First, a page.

What’s on the Menu? Smart Management Helping Restaurants Survive

Aug 4, 2020

Menus are changing as eateries choose dishes that prioritise speed and margins over precision. Here’s how one operator is making it work.

For Simon Michelangeli, owner of Glass House Brewery on Queensland’s Sunshine Coast, the COVID-19 crisis provided the push to put in place plans already under consideration. These include introducing takeaway pizza and paring back the menu to focus on easier-to-produce, quicker-to-prepare and higher-margin menu items.

“Simplifying the menu and moving to a more casual dining experience was something that we already wanted to do,” says Simon. “But it’s always difficult to make these changes, as you run the risk of alienating customers who’ve grown to like a particular menu or way of operating.”

Glass House Brewery is a 220-seat venue with a beer garden, function room and full-service Italian restaurant. When government restrictions forced Simon to close his doors to dine-in customers, he decided it was the perfect opportunity to test the market with pizza deliveries while he worked on simplifying the menu.

“It would have taken a lot longer and required considerable additional investment to achieve if we had not been hit by COVID,” he says.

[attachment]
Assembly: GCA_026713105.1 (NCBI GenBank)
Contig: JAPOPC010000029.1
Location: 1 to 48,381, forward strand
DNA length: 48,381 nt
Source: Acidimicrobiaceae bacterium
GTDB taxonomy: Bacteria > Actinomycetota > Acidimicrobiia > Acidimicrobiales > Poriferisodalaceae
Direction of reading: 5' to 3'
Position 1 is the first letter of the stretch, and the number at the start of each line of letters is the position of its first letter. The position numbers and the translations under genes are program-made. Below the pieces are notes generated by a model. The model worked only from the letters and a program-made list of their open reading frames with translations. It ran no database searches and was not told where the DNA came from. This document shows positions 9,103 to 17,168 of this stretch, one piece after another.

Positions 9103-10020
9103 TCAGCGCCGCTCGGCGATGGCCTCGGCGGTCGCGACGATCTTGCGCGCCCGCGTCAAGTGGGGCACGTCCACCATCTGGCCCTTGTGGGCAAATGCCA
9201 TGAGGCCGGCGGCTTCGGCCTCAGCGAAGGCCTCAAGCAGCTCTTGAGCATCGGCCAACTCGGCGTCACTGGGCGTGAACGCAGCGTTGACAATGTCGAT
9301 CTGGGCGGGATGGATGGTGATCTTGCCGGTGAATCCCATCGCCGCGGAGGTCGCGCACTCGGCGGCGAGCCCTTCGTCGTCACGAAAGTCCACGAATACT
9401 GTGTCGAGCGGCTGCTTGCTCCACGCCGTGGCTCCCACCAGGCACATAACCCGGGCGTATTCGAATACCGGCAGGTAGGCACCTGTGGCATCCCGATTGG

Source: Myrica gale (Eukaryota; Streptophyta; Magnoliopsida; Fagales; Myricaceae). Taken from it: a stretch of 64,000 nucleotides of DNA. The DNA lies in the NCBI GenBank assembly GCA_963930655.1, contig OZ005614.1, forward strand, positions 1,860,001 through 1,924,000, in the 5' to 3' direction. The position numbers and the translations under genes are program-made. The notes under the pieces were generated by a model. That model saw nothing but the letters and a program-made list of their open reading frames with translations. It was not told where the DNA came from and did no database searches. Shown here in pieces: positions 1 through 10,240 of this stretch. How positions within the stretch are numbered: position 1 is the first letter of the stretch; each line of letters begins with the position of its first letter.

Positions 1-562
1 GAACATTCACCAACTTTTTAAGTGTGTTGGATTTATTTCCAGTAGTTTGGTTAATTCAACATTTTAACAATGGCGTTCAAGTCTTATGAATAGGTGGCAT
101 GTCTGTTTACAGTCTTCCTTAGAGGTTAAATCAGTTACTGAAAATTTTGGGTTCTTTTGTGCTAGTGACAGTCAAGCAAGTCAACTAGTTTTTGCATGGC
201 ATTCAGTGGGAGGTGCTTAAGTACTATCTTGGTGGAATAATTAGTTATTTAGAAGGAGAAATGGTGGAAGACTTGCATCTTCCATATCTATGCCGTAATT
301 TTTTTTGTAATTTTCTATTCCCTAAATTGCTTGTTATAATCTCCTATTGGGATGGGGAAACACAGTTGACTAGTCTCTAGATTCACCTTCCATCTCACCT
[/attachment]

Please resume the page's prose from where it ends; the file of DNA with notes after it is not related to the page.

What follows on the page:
Within the first week, the venue was producing about 400 pizzas a week and tinned beer sales soared. The staff made minor layout changes to improve the flow in the kitchen and ramp up pizza production. Then they started work on the a la carte menu.

“Menu simplification is primarily about streamlining processes in the kitchen, which means we can get food out faster and use less labour,” says Simon. “This also means we can create additional capacity and serve more customers at peak times.

“For our venue, turning tables over quickly is less of a priority at the moment. But it may become increasingly important if patron restrictions continue as we move into the busier warmer months where there will be higher demand.”

Simon says it’s important that menu planning took into account that many customers in the post-pandemic period are likely to have less disposable income. “We need to offer more value,” says Simon. “We need to look at all our costs, including our staffing and service model, and put further focus on the beer and celebrating that we’re a brewery.”

Simon says the team formulated the new menu using seasonal produce and “creative use of secondary cuts” to achieve lower food costs. More expensive and labour-intensive menu items, such as fish of the day, steak and tagliolini were replaced by simpler dishes: lasagne, sausages with salsa verde, an eight-hour beef girello roast and slow-braised pork hock.

As well as the popular pizzas, the inclusion of a small selection of high-margin, drink-friendly appetisers such as calamari, sweet potato chips and wings will help improve the bottom line.

“We anticipate our food costs will be about 25 per cent of sales, down from 28 per cent,” he says. “We’re also working on labour costs coming down from 38 per cent to below 35 per cent. This will potentially save us $500 to $700 per week.”

With the average price of a main at Glass House Brewery down from $24.50 to a wallet-friendly $19.60, it’s a win for diners, too.


An initiative of Fine Food, Hospitality Unites is the voice of the foodservice industry, dedicated to sharing the collective experiences and solutions to thrive in a post-COVID economy.

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